The British Army relied upon various hand grenades during World War 1 (1914-1918), some deemed successful while others were failures. Still others were developed as interim solutions to shore up limitations of previous offerings. The No. 6 Hand Grenade series was developed along the lines of a concussion grenade, intended to disorient or shock an opponent. With the war having bogged down into Trench Warfare by the end of 1914, any and all measures to unseat an enemy were taken into account. The No. 6 series appeared in 1915 but was withdrawn from service as soon as 1917. The war would not end until the Armistice of November 1918.
Royal Laboratory engineers developed the No. 6 line and the existence of this grenade - and several others - were brought about due to the limitations inherent in the No. 1 stick grenade series which the British Army entered the war with. A timed friction-based fuse system was used and overall weight was 1 pound. Diameter reached 2.25".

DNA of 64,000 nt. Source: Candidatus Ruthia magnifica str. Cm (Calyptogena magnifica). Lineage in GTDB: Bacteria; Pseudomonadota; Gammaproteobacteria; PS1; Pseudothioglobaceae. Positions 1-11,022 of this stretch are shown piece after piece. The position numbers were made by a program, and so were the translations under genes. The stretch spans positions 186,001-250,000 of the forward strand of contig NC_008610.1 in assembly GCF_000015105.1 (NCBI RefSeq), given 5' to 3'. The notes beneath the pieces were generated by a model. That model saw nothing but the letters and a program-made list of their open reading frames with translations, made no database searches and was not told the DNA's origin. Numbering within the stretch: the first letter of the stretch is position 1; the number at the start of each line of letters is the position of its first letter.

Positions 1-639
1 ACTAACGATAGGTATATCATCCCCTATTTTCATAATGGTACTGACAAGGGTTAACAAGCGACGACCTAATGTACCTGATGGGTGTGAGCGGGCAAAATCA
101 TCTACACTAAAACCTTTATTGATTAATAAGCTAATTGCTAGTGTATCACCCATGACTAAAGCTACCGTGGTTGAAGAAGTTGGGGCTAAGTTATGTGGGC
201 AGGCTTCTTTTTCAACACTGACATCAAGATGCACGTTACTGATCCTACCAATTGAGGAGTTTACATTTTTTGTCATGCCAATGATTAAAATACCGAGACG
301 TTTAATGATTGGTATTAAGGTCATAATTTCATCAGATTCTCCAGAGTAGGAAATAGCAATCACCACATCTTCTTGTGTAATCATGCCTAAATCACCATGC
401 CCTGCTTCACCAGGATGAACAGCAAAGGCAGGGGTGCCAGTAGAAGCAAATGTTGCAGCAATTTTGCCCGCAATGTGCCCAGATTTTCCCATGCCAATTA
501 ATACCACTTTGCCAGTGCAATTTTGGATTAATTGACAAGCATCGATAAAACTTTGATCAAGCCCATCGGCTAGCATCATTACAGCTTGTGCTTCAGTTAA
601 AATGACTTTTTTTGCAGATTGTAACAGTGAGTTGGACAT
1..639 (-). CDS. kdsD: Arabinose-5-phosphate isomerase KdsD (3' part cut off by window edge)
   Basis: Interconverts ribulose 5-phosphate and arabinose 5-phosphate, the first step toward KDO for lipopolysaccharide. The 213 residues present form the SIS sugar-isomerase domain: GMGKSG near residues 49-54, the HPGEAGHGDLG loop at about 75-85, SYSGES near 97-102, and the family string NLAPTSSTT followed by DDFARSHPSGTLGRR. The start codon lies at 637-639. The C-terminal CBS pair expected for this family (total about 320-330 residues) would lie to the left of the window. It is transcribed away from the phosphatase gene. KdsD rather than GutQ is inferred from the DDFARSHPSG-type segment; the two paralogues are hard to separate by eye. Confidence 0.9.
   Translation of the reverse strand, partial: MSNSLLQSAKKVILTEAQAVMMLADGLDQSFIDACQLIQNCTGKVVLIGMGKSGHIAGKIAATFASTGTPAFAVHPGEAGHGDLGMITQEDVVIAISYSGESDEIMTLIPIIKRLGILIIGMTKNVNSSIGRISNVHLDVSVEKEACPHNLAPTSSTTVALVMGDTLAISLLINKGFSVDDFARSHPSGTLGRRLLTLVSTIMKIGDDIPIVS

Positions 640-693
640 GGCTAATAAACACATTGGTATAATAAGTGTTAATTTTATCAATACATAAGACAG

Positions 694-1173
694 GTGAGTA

Like other grenades before it, the No. 6 series was pressed into service despite reservations. In practice it proved a mixed success as its arming process usually required two persons. The grenades were also sensitive to forces that could see them detonate prematurely whether directly armed or not. These, and other wartime factors, ensured that the No. 6 held a short frontline service life.
The No. 7 grenade was more of a truer anti-personnel fragmentation hand grenade with its fragmentating body. However, this design was heavier than the No. 6 and not as well liked when attempting to dislodge enemy infantry from their holes.